When I was growing up, I was a loner. My father’s job as an engineer in charge of new plant startup and operation took us all over the United States and even the world, living in a new location for about two years before transferring us to the next destination, leaving us to put our lives together once again and reassemble the norm. “Keep calm, carry on” as they say. Many people think that moving so many times is a tough thing, because you’re always The New Kid. The one who doesn’t fit in. An outcast. Honestly, I think you get used to it. It’s not good, it’s not bad — it’s just what you know.
Oddly, there was one more scenario that was far worse, and I dreaded it each time I realized it was coming: returning to New Jersey (that should really be a Springsteen or Bon Jovi song; it would be so much better then). My father was based out of New York City, and we had a house outside of Princeton which became our de facto home base while we awaited the next transfer. Our initial move there was like any other; you are The New Kid, you try to blend in, make friends, and pretend that you belong until that’s taken away in the next move. It was there I got my first ever best friend, a thing that finally made me feel like other kids. You know — normal. Like I actually fit in. Of course, stability never lasts, and once again the time came to leave, and this time was hard. This time I had something to lose, and it hurt to let it go. There was much fanfare and hugging in our goodbye, along with tears and promises of always writing and never forgetting each other.
And so it goes.
Two years later, we returned to New Jersey to await our next move. I was elated to return to my only best friend I’d ever had, but I discovered the bittersweet truth right away: You really can’t go home again. Their world had moved on while I was gone, and I was no longer a part of it. Worse, people tend to write you off; a bit like “been there, done that.” At least when you’re The New Kid, people are curious and try you out to see what you like, what you’re good at, and what potential you have in the friend department. When you become That Kid Again, there’s no effort made to see what you like, what you’re good at, or what potential you have in the friend department. You are now lost in that nowhere space between Not New and Not Friend. And when you find yourself in that wasteland, you’re there to stay. So I embraced the inevitable and became the outcast by choice. The smart kids were really the worst. Once one of them, I was now ridiculed behind my back, dismissed for not being smart enough, disdained for living overseas, for having clothes that were different or experiences that were foreign in all ways.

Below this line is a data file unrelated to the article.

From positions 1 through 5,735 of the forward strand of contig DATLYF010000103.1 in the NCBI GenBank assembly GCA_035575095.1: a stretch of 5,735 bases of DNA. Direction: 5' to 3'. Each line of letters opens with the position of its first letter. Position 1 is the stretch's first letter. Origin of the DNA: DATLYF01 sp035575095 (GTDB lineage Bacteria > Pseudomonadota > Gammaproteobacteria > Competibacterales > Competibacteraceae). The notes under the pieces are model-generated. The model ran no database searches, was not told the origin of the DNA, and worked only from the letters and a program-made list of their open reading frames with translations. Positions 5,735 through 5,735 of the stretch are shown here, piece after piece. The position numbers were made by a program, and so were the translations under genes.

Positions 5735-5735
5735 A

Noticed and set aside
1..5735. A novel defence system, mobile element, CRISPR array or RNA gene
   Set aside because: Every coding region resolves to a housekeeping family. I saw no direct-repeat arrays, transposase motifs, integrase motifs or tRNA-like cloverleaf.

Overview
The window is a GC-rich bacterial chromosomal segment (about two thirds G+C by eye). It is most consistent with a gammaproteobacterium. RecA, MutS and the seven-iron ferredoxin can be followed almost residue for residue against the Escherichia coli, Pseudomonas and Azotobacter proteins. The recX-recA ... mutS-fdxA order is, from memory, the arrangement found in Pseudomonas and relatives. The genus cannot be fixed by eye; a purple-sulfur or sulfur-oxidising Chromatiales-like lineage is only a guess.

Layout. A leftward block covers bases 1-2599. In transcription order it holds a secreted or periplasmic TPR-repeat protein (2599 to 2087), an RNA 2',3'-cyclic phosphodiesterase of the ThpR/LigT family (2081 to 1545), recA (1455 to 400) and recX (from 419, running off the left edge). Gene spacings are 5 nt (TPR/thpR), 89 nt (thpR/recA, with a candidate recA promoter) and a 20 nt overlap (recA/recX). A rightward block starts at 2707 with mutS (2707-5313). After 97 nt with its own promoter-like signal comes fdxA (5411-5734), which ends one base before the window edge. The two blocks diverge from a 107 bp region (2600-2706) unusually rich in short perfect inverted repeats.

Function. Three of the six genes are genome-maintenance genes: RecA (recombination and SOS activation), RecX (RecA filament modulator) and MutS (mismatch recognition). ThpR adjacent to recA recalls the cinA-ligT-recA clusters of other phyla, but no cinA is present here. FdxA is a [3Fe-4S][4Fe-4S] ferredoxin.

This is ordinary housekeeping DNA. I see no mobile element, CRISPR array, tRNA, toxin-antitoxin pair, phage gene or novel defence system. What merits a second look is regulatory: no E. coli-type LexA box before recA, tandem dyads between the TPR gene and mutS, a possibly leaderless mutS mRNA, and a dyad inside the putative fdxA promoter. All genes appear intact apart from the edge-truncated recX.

I really hated New Jersey.
I tried to tell myself it didn’t matter, because they were jerks. It didn’t bother me that the girl I had been best friends with in sixth grade now was popular and clearly awkward around me, and prone to not giving me the time of day. It didn’t bother me that I was always left without lab partners, or added to work groups by the teacher since I hadn’t been included by my peers. I told myself it didn’t bother me that I was taller than anyone else and wore dresses because my mother didn’t think jeans were appropriate, thereby excluding me from the herd even more. And when we went to the Smithsonian on a school trip and I had the unfortunate timing to come around the corner when a group of the cool kids were looking at the giant sloth and dubbed me from then on with the unfortunate moniker of The Sloth, I told myself it didn’t matter because it was only words. Even when I discovered the name spread like wildfire and people would snicker whenever I came into the classroom, I reminded myself it didn’t bother me.
I really hated New Jersey.
Mostly I had come to terms with my existence in the netherworld, and instead focused on activities that I liked and was good at. I got my FCC license and became a DJ at the school radio station, where I ended up working regular shows and losing myself in the music. I was involved in anything that remotely involved writing and publishing: Newspaper. Literary magazine. Yearbook. One of the few passions I really had was drama. I’d been heavily involved in productions at other schools, and I craved being in productions again. If there was any group that I desperately wanted to be a part of, it was the drama group. This was a group where I could belong. The teacher who oversaw the program was a very edgy theater type, with dramatic flourish that made me yearn to be one of her flock. And, after all, there was Kevin.